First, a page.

WASHINGTON – U.S. consumer prices increased solidly in November, which together with labor market strength could support the Federal Reserve’s intention to keep interest rates steady indefinitely after reducing borrowing costs three times this year.

The report from the Labor Department on Wednesday also showed underlying inflation firming last month.

The U.S. central bank held rates unchanged on Wednesday amid expectations the economy will continue to grow moderately next year and unemployment remain low. The Fed again signaled a pause in the easing cycle that started in July when it cut rates for the first time since 2008.

“There are no worrisome deflation undercurrents in this economy and Fed officials do not need to cut interest rates further to boost economic demand,” said Chris Rupkey, chief economist at MUFG in New York.

The consumer price index rose 0.3% last month as households paid more for gasoline and electricity, and food prices increased for a third consecutive month. The CPI advanced 0.4% in October. In the 12 months through November, the CPI shot up 2.1% after gaining 1.8% in October.

Economists polled by Reuters had forecast the CPI climbing 0.2% in November and rising 2.0% on a year-on-year basis.

Excluding the volatile food and energy components, the CPI rose by 0.2%, matching October’s increase. The so-called core CPI was up by an unrounded 0.2298% last month compared to 0.1572% in October. The core CPI was lifted by gains in health care and prices of used cars and trucks, recreation and hotel and motel accommodation.

In the 12 months through November, the core CPI increased 2.3% after a similar gain in October.

The Fed tracks the core personal consumption expenditures price index for its 2.0% inflation target, which is lagging other inflation measures. The core PCE price index rose 1.6% on a year-on-year basis in October and has undershot its target this year.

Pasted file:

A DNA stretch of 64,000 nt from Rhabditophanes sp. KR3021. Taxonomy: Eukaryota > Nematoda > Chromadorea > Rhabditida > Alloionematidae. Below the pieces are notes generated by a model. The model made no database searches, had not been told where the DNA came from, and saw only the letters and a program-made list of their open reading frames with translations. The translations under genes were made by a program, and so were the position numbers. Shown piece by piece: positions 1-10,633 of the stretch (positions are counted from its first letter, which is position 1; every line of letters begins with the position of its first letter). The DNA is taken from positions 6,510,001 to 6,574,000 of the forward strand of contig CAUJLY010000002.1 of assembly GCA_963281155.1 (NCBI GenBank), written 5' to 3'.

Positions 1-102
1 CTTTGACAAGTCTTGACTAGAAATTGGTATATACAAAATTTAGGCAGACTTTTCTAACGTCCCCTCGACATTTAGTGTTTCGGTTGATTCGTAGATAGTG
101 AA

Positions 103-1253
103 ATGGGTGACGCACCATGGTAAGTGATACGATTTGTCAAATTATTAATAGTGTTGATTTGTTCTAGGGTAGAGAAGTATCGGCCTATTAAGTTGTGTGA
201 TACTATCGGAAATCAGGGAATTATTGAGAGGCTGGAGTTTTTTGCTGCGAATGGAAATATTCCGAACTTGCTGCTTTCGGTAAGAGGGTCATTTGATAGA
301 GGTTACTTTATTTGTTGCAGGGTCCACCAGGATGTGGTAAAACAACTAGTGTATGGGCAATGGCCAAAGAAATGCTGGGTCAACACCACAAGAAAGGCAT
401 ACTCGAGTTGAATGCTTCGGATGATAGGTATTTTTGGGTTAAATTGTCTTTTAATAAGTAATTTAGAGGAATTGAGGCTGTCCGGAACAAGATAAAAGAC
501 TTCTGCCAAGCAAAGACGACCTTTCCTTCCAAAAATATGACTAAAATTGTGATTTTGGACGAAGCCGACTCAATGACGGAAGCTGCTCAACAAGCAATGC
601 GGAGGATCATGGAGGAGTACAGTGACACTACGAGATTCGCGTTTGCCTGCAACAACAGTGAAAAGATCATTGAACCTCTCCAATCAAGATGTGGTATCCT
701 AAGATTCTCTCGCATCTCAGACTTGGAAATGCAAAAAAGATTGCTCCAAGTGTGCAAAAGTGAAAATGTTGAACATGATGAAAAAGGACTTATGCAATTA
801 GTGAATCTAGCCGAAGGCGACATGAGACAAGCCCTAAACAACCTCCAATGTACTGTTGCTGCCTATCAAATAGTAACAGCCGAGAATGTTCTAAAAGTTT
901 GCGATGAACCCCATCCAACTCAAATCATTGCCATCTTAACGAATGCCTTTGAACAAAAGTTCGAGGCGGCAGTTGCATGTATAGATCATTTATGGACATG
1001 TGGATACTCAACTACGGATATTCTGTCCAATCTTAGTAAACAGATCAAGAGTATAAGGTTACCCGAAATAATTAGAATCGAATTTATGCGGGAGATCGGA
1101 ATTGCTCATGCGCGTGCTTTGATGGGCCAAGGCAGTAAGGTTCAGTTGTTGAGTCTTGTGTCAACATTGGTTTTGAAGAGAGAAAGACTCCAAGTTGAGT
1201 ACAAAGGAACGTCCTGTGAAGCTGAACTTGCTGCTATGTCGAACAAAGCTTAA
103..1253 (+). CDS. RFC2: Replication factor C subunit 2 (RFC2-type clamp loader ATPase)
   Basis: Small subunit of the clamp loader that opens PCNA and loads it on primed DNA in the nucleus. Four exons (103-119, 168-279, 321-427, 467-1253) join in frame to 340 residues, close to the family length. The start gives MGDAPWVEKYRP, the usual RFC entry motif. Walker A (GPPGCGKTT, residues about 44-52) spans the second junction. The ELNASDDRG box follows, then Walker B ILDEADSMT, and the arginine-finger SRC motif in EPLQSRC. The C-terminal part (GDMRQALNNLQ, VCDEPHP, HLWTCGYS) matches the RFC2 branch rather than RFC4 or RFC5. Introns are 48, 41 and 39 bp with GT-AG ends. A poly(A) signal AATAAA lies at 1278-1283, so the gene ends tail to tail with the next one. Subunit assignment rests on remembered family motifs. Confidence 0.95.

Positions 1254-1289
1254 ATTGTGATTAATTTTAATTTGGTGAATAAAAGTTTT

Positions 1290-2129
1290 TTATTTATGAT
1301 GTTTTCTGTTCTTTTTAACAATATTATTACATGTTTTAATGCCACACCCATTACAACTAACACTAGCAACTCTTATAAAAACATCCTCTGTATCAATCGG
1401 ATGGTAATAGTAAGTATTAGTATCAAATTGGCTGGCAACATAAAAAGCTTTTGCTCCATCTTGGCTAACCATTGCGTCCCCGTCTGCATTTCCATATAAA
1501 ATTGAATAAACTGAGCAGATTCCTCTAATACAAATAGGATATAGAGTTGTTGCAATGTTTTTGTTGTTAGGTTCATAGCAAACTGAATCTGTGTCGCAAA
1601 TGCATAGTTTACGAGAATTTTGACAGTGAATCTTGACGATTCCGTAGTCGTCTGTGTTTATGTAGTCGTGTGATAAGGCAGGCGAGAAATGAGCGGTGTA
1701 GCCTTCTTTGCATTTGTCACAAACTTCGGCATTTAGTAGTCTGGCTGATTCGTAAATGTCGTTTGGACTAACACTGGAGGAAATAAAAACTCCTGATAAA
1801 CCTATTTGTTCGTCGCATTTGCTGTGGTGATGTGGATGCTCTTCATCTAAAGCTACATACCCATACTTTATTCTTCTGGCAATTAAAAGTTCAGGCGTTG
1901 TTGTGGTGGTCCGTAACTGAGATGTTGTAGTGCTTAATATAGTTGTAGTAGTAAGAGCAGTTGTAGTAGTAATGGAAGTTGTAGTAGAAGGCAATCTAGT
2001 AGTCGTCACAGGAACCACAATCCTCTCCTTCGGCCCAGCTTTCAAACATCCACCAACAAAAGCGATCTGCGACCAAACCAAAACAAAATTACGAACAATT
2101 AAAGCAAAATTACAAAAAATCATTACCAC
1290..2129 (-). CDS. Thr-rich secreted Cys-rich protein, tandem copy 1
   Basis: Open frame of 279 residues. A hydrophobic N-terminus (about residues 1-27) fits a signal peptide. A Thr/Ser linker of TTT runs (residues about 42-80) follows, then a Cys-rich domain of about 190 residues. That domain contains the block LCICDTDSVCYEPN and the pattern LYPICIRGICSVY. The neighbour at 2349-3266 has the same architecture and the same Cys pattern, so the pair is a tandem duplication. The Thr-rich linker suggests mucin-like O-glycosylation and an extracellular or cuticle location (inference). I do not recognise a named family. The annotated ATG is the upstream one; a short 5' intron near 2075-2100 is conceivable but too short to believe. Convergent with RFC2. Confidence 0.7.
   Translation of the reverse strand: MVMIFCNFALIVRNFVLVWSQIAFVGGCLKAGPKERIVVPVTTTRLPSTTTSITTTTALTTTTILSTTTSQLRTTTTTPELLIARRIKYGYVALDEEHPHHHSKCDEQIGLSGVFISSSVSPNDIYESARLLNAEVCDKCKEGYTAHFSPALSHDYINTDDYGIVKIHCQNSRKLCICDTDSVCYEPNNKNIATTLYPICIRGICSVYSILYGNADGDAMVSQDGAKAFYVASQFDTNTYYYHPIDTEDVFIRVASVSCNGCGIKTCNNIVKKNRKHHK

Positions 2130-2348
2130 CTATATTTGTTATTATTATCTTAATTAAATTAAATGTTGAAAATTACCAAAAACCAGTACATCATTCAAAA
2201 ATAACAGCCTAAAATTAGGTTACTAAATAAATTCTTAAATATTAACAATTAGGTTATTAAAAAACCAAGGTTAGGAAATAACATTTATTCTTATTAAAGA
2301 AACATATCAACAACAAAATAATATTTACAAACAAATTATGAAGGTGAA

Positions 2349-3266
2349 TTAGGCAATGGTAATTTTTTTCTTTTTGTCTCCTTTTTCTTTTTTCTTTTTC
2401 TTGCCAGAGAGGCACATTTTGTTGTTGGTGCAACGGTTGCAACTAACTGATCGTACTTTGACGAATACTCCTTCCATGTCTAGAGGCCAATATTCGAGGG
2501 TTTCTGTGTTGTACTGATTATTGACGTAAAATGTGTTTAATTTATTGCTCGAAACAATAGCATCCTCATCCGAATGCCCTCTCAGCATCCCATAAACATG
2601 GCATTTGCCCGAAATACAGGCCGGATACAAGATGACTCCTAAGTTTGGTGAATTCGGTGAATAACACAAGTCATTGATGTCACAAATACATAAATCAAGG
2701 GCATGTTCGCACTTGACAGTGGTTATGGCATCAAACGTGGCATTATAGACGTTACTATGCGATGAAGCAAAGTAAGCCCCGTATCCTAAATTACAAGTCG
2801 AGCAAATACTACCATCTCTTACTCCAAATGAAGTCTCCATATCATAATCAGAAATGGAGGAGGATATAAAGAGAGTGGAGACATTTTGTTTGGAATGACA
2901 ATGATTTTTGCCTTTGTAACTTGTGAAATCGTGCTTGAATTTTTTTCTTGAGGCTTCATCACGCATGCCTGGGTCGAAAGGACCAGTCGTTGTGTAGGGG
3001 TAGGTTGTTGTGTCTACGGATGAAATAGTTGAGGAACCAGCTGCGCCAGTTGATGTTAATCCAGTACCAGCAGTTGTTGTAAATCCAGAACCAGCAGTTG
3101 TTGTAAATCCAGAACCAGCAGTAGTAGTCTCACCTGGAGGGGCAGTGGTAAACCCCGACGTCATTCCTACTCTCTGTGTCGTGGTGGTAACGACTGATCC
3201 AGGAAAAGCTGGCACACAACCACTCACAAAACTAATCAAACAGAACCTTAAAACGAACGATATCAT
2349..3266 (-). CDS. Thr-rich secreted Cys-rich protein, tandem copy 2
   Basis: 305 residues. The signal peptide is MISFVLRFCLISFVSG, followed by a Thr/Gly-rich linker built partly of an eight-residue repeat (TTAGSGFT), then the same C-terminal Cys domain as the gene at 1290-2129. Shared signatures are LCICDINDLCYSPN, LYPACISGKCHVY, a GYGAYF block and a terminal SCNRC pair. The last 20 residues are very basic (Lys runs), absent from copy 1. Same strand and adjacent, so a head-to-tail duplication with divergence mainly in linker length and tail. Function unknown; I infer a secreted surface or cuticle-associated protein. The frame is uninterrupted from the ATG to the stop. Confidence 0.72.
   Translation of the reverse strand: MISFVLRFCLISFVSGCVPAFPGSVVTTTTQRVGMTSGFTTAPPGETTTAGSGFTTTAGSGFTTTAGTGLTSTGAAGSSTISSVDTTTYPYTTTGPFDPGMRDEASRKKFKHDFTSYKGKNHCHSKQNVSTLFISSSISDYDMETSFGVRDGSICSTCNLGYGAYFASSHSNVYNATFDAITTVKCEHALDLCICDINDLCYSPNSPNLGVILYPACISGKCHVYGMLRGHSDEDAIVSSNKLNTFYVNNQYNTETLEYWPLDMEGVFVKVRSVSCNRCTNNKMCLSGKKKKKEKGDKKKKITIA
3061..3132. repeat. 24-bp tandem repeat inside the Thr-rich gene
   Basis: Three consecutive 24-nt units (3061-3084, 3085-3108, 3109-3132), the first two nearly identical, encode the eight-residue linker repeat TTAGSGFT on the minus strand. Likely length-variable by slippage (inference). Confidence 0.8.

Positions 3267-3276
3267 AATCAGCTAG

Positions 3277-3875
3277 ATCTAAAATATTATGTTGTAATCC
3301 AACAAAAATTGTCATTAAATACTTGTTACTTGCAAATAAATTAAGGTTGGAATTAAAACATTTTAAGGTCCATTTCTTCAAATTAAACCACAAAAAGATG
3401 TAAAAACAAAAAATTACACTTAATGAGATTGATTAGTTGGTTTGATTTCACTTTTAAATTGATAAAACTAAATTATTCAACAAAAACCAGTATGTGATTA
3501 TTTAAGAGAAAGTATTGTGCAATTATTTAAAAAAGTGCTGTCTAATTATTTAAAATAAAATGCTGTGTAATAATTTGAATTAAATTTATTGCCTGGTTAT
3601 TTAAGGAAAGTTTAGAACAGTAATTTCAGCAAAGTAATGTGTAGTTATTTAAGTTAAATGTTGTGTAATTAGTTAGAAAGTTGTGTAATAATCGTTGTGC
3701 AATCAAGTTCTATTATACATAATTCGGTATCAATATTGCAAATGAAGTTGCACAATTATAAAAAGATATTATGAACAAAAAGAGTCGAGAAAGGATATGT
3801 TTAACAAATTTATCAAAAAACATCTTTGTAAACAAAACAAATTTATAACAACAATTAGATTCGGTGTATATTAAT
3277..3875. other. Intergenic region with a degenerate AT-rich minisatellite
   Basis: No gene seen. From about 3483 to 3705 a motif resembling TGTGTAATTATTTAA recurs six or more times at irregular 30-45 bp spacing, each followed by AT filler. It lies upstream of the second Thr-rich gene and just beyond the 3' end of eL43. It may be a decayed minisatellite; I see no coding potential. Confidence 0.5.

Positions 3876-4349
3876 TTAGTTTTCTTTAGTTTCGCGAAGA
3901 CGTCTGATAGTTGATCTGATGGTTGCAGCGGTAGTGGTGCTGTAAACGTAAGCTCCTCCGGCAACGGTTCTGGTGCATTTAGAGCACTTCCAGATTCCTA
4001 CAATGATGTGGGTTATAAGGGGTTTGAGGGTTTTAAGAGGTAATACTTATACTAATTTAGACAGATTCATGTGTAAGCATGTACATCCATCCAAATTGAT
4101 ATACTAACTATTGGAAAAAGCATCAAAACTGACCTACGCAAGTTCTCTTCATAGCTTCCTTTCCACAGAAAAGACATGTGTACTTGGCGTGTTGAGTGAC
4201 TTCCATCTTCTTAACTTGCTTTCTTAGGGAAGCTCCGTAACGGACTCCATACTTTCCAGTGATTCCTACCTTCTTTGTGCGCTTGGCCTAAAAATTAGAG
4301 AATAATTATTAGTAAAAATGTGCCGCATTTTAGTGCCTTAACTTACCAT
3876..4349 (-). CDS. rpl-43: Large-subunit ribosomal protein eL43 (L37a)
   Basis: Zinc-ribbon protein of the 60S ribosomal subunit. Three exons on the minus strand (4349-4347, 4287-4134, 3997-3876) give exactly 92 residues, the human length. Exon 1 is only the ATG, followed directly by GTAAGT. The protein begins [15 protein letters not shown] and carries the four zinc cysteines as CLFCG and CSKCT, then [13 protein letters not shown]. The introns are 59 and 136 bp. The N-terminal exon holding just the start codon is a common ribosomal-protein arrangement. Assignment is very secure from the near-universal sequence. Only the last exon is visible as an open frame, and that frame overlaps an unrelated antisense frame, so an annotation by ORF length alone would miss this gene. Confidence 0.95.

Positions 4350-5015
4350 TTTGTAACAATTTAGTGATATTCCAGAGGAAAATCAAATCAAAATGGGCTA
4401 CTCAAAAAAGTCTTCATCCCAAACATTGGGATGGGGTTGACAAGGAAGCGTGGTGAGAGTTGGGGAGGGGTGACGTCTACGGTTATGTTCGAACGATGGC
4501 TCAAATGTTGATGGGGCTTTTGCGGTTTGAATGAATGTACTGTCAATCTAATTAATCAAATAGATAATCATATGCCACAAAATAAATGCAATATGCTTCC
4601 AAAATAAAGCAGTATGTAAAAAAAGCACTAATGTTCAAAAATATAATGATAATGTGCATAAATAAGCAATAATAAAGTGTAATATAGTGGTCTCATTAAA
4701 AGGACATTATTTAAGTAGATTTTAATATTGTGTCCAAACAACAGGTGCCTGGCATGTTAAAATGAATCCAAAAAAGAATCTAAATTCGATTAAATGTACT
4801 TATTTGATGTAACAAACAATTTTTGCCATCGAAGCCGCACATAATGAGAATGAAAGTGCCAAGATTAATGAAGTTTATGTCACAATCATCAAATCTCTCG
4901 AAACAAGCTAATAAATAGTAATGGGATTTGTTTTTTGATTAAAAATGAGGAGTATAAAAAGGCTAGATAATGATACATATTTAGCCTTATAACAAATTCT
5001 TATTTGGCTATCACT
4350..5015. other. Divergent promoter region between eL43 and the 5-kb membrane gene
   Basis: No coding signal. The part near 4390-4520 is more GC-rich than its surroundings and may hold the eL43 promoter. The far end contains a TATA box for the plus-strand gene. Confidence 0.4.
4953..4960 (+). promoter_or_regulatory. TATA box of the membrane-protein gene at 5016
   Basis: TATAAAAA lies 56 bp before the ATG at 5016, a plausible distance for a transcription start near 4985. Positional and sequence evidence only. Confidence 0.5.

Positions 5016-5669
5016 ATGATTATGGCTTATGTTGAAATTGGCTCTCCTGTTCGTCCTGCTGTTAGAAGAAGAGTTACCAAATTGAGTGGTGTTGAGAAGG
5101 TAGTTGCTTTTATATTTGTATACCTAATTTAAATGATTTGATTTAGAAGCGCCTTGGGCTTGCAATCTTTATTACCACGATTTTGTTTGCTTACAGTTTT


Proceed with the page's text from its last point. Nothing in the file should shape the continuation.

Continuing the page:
November PCE price data will be published later this month.

The wide gap between the core PCE price index and core CPI exists because housing and health care have different weightings in each inflation measure. Even with the CPI perking up, the outlook for inflation remains benign.

In a separate report on Tuesday, the Atlanta Fed said its sticky-price consumer price index (CPI), a weighted basket of items that change price relatively slowly, rose 2.6% on an annualized basis in November after increasing 3.3% in October. It was up 2.8% year-on-year in November.

November’s firmer inflation readings followed a report last Friday showing the economy added a robust 266,000 jobs in November and the unemployment rate fell back to 3.5%, its lowest level in nearly half a century. Other data on housing, trade and manufacturing have also been relatively upbeat, and suggested the economy was growing at moderate speed rather than stalling.

“The economy appears well positioned to find its footing and extend the expansion into 2020,” said Jim Baird, chief investment officer at Plante Moran Financial Advisors in Kalamazoo, Michigan.

In November, gasoline prices rose 1.1% after rebounding 3.7% in October. Prices for food as well as food consumed at home edged up 0.1%. Core goods prices were unchanged last month, despite U.S. tariffs on merchandise imported from China.

The cost of core services rose 0.3% after increasing 0.2% in October. Owners’ equivalent rent of primary residence, which is what a homeowner would pay to rent or receive from renting a home, increased 0.2% last month, matching October’s rise.

The rent index gained 0.3% after edging up 0.1% in October, which was the smallest gain since April 2011. It was lifted by a 1.1% rebound in the cost of hotel and motel accommodation after tumbling 3.8% in October.

Health care costs rose 0.3% in November after surging 1.0% in October, which was the most since August 2016. The cost of hospital services rose 0.3% last month and prices for doctor visits gained 0.1%. But prices for prescription medication slipped 0.1% after surging 1.8% in October.

Apparel prices nudged up 0.1% last month after declining 1.8% in October. Used motor vehicle and truck prices increased 0.6% after rising 1.3% in October. The cost of recreation goods and services increased 0.4%, boosted by rises in the prices of cable and satellite television services and sporting goods.

But new vehicle prices fell for a fifth straight month, likely because of deep discounting by automakers trying to get rid of stocks of older models. There were also decreases in the prices of airline tickets and motor vehicle insurance. The cost of household furnishing and operations was unchanged.

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